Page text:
The figure shows the node logic for the pixel row (y-coordinate) calculation (isolated for clarity).

enter image description here

The y-coordinate of the pixel to sample is calculated as the difference between the particle index and the modulo calculated above, divided by the width of a pixel row to get the number of the pixel row, divided by the total number of rows (minus 1, because count starts at 0) to normalize between 0 and 1.

(I added 1 to the particle index to ensure that the 347 pixel (and every nth multiple of it) falls on a new row; at worst, this adds a small systematic error that should be easy to catch.)

The figure shows the node logic for the pixel column (x-coordinate) calculation (also isolated for clarity).

enter image description here

I've verified that the pixel row makes sense (with a small error that I have yet to trace). Changing the pixel row (by adding one row or subtracting one from the calculation) gives me the expected color. I can't verify this for the pixel column (x-coordinate), as the color doesn't seem to change...

The figure shows the image texture I used for testing. The different color ranges are there just to give me a sense of which pixel in the image texture a chosen particle landed on (that particle being #32263, the Hipparcos catalog number for the star Sirius A). The magenta pixel between the yellow and blue pixels is the correct color for that star (row 92, column 339 of the image texture).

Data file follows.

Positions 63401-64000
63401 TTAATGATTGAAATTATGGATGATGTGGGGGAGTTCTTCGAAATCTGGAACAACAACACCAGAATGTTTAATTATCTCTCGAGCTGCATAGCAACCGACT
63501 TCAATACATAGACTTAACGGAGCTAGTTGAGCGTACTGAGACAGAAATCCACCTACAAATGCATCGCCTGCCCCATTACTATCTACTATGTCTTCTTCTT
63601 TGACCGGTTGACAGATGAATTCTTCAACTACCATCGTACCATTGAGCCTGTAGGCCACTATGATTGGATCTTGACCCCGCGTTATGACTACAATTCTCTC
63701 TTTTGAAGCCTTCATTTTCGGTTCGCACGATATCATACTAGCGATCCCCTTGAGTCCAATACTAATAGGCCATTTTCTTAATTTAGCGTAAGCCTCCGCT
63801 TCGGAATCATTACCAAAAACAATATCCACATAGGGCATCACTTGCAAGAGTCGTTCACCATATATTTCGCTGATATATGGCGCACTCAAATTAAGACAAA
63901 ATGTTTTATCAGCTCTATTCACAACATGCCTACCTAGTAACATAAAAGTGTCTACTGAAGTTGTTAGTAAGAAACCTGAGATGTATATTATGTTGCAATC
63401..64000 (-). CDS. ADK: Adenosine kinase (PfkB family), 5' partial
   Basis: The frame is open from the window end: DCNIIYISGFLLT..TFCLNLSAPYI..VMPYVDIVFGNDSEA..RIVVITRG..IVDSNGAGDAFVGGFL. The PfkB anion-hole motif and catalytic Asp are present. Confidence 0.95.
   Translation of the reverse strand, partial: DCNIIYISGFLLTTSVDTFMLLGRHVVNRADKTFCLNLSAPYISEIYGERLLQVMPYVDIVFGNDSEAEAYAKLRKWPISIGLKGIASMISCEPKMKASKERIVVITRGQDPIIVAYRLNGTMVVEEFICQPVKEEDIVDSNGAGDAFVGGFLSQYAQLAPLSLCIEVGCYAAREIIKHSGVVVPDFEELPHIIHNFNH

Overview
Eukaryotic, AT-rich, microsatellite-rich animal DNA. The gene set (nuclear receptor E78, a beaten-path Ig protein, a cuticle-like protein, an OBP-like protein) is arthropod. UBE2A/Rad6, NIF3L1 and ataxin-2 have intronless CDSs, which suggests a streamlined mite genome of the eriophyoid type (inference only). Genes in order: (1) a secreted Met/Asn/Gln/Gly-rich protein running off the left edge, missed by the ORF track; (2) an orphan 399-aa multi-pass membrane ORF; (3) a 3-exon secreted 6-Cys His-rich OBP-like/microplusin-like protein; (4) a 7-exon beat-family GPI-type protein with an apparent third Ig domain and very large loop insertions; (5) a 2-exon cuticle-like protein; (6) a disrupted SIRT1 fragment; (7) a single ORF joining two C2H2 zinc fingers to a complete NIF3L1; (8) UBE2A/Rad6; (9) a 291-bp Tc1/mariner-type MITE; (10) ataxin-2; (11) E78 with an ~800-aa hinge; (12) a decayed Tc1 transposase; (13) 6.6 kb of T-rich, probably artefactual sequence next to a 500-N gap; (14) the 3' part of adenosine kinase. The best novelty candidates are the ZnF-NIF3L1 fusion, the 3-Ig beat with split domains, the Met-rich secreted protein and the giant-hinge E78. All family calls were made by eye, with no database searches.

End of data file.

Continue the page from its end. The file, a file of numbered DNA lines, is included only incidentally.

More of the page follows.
enter image description here

Below is the disappointing result. Sirius shows up yellow. I spent an inordinate amount of time (on the order of days) just adding and subtracting from the calculated pixel coordinates, trying to get the magenta color. Shifting the pixel row up by 1/344 turns Sirius A blue. Shifting the pixel row down by the same amount turns it red.

Sadly, doing this to the pixel column seems to have no effect. When the image texture was a single horizontal row, I was consistently off (for this particular star) by -13 pixels.

enter image description here